The Archbishop’s Mansion
San Francisco’s second archbishop, Patrick Riordan, selected Catholic church architect Frank Shea to design this handsome French Second Empire structure. Built in 1904, 1000 Fulton survived the 1906 earthquake so well because it was constructed over bedrock and has a wood frame and a steel beam substructure.
Illustration by VASF member Kit Haskell
Shortly after the quake, the Archbishop turned his mansion over to the Sisters of the Presentation, whose convent on Powell Street had been destroyed in the fire, and moved to San Mateo until the sisters’ new quarters were completed. The last two prelates to reside in the residence were Archbishops Edward Hanna (1915–1935) and John Mitty (1935–1944).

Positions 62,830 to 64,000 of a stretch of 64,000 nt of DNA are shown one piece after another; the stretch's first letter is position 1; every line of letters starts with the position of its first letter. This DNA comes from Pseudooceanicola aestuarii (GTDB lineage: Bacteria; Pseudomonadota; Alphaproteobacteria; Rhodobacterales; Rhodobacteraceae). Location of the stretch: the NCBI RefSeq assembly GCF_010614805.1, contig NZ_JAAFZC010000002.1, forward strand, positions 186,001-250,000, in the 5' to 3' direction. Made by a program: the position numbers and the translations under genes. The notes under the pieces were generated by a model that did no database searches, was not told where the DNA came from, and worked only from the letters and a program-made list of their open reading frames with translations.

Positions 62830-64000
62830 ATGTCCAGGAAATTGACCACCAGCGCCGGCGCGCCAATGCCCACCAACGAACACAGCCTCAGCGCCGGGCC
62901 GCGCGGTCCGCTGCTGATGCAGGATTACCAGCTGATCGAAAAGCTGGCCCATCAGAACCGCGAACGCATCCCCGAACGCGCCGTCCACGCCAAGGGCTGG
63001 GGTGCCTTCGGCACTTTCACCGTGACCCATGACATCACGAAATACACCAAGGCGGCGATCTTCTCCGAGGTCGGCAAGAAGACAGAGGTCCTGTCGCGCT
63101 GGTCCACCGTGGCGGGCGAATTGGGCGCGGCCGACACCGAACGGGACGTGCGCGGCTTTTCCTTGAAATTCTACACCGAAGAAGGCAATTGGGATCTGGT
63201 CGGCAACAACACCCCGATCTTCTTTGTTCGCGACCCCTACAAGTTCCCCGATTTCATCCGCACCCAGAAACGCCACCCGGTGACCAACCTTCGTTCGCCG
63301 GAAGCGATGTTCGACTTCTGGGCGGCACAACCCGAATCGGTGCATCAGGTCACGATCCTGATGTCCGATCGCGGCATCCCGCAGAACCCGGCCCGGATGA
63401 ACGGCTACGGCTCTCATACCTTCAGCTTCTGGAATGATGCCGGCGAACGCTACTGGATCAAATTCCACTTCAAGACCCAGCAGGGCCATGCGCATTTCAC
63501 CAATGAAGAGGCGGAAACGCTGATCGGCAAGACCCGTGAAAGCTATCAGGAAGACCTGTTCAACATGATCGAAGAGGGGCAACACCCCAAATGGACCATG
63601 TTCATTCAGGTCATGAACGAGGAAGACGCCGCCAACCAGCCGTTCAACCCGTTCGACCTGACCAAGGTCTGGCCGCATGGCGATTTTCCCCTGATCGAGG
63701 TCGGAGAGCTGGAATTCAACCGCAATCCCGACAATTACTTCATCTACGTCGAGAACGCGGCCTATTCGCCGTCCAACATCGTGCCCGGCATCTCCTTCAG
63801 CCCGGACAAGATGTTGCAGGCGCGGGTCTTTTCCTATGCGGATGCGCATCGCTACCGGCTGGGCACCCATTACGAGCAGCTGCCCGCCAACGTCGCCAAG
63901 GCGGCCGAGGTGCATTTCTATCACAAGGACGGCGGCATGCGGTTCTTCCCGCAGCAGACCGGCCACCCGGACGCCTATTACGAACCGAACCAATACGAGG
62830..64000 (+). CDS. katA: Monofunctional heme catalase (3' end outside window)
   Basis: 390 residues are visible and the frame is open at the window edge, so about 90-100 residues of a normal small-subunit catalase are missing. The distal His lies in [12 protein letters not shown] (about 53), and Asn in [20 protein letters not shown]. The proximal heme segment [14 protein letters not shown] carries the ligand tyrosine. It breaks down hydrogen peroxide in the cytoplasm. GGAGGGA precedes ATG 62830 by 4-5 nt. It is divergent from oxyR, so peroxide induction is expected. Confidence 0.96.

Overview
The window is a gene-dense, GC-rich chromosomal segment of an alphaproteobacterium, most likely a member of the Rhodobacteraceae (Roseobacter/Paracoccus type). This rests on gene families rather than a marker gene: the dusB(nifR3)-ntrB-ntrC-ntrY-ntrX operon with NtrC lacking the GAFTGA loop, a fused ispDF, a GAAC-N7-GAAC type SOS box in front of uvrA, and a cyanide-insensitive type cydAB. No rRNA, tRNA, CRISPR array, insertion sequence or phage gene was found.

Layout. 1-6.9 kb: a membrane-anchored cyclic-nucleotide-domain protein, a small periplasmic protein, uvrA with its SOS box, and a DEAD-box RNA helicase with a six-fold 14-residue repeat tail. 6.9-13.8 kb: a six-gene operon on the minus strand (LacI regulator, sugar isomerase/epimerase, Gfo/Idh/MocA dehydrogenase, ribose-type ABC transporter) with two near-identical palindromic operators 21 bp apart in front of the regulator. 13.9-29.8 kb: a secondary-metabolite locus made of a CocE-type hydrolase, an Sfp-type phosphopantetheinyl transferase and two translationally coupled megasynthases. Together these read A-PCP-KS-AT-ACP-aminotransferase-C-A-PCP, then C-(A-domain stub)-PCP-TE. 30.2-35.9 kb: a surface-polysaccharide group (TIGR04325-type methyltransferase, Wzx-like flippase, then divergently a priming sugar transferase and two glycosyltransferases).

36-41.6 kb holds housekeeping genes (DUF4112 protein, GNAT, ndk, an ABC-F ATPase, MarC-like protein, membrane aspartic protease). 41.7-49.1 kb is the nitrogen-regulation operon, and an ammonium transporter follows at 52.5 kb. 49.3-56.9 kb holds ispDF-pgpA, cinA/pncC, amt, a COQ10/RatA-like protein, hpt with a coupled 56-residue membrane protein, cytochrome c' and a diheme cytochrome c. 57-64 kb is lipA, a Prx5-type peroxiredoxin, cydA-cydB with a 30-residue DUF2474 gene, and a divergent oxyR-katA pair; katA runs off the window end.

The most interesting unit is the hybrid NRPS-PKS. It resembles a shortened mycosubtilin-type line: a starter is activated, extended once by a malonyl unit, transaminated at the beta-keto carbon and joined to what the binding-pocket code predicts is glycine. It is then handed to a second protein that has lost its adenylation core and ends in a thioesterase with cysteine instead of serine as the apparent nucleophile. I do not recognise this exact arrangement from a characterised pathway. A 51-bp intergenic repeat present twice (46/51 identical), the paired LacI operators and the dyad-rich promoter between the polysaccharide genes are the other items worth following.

In the 1940s the building became a home for boys who were honor students and orphaned or in placement. In the ’70s, it served as a counseling center and offices for the Westside Lodge of Presbyterian Hospital. And, in the early ’80s, after two years of extensive renovations, its present owners converted the Archbishop’s Residence into an elegant Bed and Breakfast Inn.
Inside are 15 bedrooms with baths, first and second-floor parlors, a dining room that accommodates fifty, 18 fireplaces and a three-story, curved, mahogany staircase surmounted by an exquisite oval, leaded-glass skylight. The Archbishops Mansion has been designated City Landmark #151.
— taken from the Victorian Alliance’s “House Tour in Alamo Square, October 17, 1999”